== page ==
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What would be the prefered choice for a plinking flintlock, .32 or .36. I want something for just plinking with at home. I have heard the .36 does not foul as fast. Any opinions?
 

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I would not make fouling an issue relative to the caliber you chose. Fouling is mostly a product of the powder quality, weather (humidity), the quality of the barrel to include the smothness of the lands and groves and the lube you use. If fouling is realy an issue I would reccomend that you look into obtaining a flinter with U cut groves in the barrel. Rice makes them and they are super easy to clean and they do not foul easily.
 

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Fouling is an old myth.I have both and neither foul any more than any other caliber.
I really like both.The 32 is a great squirrel gun.The 36 is also but is more overkill on squirrels.The 36 would be great on turkey size game.
If its going to be a strictly a plinking muzzy,I'd choose the 32 for the simple reason of powder comsumption.My 32 likes 20grs where my 36 likes 40grs.
The 32 might be a little more wind sensitive.
You won't go wrong with either.
 

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ditto. If you shoot too much powder, ie some is still burning when the ball leaves the muzzle, then you do get increased fouling. Increased fouling can also be caused by a patch ball combination that is too loose.

I have had both 32's and 36's. My 32 shoots great with a 38 S&W case full of 3fg. We can shoot quarter size groups at 25 yds offhand. However, a 32 is a bit light for wood chucks and some other vermin. We have used the 32 on rats.

A lot of folks with 32's annd 36's shoot buckshot from their guns. Much cheaper.
 

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Discussion Starter #5
Thanks for all the replies to the question. I will buy whatever caliber I run across first, .32 or .36.

As far as vermin go we had a fox in the front yard on Tuesday. She got 3 chickens! The wife was weeding the flower bed and the front door was open. One chicken ran into the kitchen and hid in the pantry, 2 went into the laundry room and three hid in the front porch.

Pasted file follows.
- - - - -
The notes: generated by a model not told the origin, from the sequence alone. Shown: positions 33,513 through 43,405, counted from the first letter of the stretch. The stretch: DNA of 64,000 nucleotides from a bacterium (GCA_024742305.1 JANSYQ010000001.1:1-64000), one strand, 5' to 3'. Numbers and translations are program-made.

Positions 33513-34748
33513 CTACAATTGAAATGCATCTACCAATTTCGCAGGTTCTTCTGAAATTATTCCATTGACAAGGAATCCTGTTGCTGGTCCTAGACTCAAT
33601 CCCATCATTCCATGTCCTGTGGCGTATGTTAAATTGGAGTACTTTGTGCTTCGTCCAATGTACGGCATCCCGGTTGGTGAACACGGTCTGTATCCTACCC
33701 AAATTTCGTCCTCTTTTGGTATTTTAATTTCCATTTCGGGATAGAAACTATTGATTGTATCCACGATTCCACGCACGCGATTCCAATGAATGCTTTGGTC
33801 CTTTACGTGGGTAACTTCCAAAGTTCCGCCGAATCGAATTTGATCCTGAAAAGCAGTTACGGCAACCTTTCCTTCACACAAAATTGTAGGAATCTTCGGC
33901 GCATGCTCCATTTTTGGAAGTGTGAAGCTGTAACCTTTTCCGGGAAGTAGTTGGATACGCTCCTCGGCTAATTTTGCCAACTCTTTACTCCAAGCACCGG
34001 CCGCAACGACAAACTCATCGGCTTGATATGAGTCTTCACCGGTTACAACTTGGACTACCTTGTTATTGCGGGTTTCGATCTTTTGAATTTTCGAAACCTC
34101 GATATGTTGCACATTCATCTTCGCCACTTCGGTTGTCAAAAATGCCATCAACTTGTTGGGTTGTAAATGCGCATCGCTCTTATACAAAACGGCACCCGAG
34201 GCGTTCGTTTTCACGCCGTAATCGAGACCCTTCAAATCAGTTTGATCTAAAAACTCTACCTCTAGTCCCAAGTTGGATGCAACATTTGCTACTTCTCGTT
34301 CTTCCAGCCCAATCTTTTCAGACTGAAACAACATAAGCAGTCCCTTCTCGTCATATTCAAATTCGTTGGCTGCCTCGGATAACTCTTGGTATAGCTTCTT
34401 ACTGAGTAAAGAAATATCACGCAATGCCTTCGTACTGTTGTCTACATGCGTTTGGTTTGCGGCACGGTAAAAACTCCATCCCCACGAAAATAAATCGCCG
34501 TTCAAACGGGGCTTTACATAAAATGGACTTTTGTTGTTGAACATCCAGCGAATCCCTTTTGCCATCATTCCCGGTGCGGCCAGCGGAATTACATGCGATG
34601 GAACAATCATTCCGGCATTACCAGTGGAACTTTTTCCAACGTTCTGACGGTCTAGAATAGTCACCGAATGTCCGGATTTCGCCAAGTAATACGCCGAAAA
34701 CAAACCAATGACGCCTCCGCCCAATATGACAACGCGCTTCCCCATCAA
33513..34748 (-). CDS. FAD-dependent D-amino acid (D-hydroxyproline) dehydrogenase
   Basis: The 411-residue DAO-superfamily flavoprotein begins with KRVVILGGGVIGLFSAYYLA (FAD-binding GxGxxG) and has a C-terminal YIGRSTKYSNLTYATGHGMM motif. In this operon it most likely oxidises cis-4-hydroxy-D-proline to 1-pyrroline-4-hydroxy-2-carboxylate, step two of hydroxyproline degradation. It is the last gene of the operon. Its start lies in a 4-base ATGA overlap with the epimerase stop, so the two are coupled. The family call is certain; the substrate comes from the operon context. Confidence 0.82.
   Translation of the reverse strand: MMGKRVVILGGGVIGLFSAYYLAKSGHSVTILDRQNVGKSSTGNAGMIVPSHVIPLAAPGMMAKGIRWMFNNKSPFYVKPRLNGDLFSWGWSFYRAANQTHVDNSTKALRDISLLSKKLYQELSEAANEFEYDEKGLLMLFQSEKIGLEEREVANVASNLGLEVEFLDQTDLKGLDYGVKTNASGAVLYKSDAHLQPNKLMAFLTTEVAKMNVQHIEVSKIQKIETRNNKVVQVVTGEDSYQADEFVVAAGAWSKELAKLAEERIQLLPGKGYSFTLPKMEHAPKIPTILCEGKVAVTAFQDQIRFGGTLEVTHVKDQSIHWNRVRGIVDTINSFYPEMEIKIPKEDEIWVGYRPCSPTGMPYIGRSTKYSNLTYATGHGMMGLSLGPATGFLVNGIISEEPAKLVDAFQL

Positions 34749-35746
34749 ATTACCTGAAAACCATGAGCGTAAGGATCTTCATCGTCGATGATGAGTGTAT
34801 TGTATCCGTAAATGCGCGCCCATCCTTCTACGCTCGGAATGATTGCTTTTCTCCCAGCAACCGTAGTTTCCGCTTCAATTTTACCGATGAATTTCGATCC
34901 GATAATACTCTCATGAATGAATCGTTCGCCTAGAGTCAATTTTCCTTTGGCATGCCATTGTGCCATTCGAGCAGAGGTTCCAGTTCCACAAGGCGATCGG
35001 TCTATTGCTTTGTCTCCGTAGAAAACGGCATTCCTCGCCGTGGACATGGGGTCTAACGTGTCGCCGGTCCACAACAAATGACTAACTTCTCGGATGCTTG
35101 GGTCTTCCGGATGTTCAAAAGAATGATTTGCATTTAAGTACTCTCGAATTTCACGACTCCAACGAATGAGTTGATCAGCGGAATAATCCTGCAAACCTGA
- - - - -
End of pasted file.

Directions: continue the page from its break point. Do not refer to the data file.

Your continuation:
My wife was not impressed.
 

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You're thinking is quite correct. Whichever caliber makes itself available will provide years of enjoyable shooting with a flintlock.

I decided that a .36 caliber was my shooter of choice, so that is what I built. I've not harvested squat with it, but shooting it is something quite unique. It punches holes in amazing groups at 50 yards if I do my part, and one of these squirrel seasons I will carry it afield for the first time to harass bushytails.

Whichever you choose, .32 or .36, you will smile inwardly and outwardly each and every time you rest that front sight on a bull's eye 50 yards down range, and smugly showoff the inch or two group you accomplish. This flintlock smugness takes a bit of practice and experience.
 

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I prefer the 36 caliber over the 32 calibeer. I like to shoot my 36 caliber to 100 yards. With alot of shooting between 50 to 75 yards. I also like to ground hog hunt with my 36 caliber.

IMO the 32 is just a bit light in the britches for longer shots(past 40 yards or so) on a bit larger game like ground hogs. And also the wind plays real havoc with that smaller 32 caliber ball at distances past 30 or 40 yards. The 36 holds up pretty good to 75 yards or so in a bit of wind. so I think you get just a bit more.

Sort of like comparing a sub sonic 22 LR cartridge to a 22 magnum IMO.

I have a custom made 36 caliber Southern Poor Boy rifle. and I really like the rifle. It handles like a dream. I am strongly considering having TVM make me another 36 caliber FL after I recieve my Early Lancaster in 50 caliber that I ordered in Jan.

Only problem with my current poor boy is that it is percussion, and I want a flinter. So I will probably sell the percussion after I receive my Lancaster. However my rifle is LH so it is not something you would be interested in. Tom.
 

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a .36 cal you can use ready made buck shot for shotgun reloading, not sure what number but it is a good match to the .36.........bob

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